In our post on the remarkable Y Bridge that brought tourists across the James River into Galena, Missouri, we mentioned that Dewey Short spoke at the dedication in 1927. The year after he was elected to the United States House of Representatives. During his twenty-four years in Congress Short became nationally known for his colorful speeches, which drew inspiration equally from Shakespeare, the Bible, and vernacular hill speak.
Though Short had degrees from American colleges and had studied at Oxford and Heidelberg universities he mixed his quotes from the classics with down home witticisms. In Dewey Short: Orator of the Ozarks, Vol. 1 Robert S. Wiley quotes an example of Short’s folky injections given at a Republican banquet and reported in a 1928 Sedalia Capital :
He compared the g.o.p. elephant with the Democratic mule, which he termed a jackass.
“Compare the two,” he said. “The elephant is really an intelligent animal. It can perform in circuses and has been used as a domestic animal – but on the other hand the jackass, can do nothing but bray and kick. It is without ancestry, or posterity.”
Looking through this very readable account of the first half of Congressman Short’s career, when researching the Y Bridge, we came upon the following passage:
Often in later speeches he would reminisce about driving his team of jennies (female donkeys) as a youngster. He would meet salesmen at the train and help them haul their wares and eh would make long hauls of ice from the ice house on James River where winter ice from the James had been packed in sawdust to await summer’s demand for that rare commodity.
By 1911, when he was 12 years of age, Dewey had established a checking account with the bank of Galena. His diary of 1912 discloses that he was busy that summer catering to tourists making float fishing trips on the James River and buying and selling ice.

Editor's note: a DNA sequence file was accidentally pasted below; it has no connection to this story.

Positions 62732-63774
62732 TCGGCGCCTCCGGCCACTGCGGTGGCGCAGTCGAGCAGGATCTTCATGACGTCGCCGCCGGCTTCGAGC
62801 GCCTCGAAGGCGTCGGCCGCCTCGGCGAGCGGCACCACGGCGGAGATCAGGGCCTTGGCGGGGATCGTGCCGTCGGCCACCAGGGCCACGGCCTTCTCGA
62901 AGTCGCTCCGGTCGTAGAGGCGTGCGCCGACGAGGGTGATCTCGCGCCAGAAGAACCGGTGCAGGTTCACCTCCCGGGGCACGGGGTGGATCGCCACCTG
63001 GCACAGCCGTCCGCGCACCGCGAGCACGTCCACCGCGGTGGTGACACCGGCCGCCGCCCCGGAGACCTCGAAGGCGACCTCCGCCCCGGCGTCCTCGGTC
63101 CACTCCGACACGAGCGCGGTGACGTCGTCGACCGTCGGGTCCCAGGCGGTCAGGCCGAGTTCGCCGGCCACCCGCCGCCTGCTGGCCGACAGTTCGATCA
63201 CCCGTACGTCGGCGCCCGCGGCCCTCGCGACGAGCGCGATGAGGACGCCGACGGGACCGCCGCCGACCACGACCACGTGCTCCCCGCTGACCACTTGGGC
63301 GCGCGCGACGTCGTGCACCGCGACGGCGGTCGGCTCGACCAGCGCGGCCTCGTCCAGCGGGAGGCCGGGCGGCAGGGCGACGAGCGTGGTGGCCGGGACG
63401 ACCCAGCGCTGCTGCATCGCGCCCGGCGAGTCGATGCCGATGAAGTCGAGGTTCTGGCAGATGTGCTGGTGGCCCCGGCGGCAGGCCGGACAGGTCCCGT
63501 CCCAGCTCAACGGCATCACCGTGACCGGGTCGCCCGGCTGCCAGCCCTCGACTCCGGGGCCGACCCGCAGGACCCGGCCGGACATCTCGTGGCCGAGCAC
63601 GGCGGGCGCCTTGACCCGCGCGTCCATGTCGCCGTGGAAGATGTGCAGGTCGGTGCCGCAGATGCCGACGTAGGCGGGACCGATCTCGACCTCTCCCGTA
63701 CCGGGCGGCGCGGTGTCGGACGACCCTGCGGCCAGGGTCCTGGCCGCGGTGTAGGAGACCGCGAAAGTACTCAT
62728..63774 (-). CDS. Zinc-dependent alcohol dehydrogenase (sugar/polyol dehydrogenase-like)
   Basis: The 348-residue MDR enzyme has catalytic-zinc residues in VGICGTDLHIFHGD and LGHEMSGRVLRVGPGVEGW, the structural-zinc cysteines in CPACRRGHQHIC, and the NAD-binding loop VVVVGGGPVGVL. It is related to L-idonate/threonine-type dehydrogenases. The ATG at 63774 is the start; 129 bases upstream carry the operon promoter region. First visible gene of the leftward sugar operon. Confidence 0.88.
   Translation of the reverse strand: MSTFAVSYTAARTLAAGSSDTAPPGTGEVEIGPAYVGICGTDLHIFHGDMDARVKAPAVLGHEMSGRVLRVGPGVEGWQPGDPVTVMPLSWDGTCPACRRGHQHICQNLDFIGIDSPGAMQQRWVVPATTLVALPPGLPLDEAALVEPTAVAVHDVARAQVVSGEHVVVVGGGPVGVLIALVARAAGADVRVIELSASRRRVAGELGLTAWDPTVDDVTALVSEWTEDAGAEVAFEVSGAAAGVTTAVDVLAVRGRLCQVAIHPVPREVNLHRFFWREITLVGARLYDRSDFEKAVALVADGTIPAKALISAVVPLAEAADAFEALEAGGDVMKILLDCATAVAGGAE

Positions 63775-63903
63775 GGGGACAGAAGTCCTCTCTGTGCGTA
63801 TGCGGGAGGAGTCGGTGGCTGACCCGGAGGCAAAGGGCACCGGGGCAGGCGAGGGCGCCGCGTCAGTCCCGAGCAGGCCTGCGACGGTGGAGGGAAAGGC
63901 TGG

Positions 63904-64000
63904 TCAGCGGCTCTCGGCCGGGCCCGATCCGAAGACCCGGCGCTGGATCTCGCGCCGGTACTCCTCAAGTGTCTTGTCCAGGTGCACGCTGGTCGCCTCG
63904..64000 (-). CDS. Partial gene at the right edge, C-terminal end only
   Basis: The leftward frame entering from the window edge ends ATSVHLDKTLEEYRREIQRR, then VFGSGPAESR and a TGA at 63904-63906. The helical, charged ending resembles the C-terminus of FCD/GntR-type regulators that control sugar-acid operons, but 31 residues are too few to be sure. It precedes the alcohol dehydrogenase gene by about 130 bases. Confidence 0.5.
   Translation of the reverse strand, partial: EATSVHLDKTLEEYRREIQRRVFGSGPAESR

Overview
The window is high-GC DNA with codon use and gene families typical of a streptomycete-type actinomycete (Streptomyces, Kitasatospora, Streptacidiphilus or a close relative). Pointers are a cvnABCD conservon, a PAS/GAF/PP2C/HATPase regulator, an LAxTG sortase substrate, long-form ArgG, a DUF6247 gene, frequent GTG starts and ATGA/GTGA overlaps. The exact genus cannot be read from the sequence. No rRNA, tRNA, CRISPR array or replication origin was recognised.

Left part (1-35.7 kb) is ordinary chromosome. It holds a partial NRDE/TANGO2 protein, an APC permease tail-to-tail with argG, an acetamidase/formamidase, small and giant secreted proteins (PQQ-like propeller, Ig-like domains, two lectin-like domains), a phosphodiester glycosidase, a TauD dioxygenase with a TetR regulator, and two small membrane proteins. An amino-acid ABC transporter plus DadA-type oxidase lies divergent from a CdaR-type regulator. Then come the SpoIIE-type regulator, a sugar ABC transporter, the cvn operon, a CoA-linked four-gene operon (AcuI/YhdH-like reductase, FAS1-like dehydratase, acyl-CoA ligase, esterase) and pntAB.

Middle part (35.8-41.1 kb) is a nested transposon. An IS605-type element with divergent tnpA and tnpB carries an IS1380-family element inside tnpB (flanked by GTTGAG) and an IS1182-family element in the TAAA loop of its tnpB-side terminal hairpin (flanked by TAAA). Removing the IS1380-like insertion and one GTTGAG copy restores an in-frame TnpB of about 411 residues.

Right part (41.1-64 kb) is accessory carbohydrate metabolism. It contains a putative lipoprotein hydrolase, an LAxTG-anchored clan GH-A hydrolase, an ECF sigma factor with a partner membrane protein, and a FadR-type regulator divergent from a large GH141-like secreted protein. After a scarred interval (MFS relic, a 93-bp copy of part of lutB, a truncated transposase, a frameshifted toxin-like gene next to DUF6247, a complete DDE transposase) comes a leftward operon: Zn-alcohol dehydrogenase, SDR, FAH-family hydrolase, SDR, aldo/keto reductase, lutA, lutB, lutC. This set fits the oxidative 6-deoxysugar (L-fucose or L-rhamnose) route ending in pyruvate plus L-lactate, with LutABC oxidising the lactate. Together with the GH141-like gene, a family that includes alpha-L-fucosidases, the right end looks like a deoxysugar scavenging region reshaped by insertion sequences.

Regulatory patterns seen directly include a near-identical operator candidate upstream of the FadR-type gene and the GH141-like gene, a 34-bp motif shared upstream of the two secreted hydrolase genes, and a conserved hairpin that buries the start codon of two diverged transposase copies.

We remembered the stellar Hall photograph we used in our book on the development of Ozark tourism. Could the nice looking young man driving the donkey cart be young Dewey Short? How many donkey cart operations could one Ozark village support?
Short authority, Robert S. Wiley, still practices law in Crane, Missouri. We sent him a copy of See the Ozarks and asked his opinion. He wrote back:
Thanks for the beautiful book, well written and informative. Thanks for directing my attention to the Hall photo on page 7. From other photos in my collection, I believe your photo is one of Dewey with his wagon and team of donkeys.
Wiley explained in a phone conversation that he has a photo of young Short driving a four-wheel, two-donkey cart, the rig he likely used when hawking ice. The enterprising youngster, Wiley noted, saved his money for college. He was not only a fiscal conservative at an early age, in high school he gave a hawkish speech on “Our National Defense” delivered on the eve of World War I. His picture was on a tourist postcard when he was twelve and at seventeen his oratory was printed on the front page of the Stone County Oracle.
The crisp image by Hall was one of our favorites already. But that it is an image of the renowned Orator of the Ozarks Dewey Short was a pleasant surprise.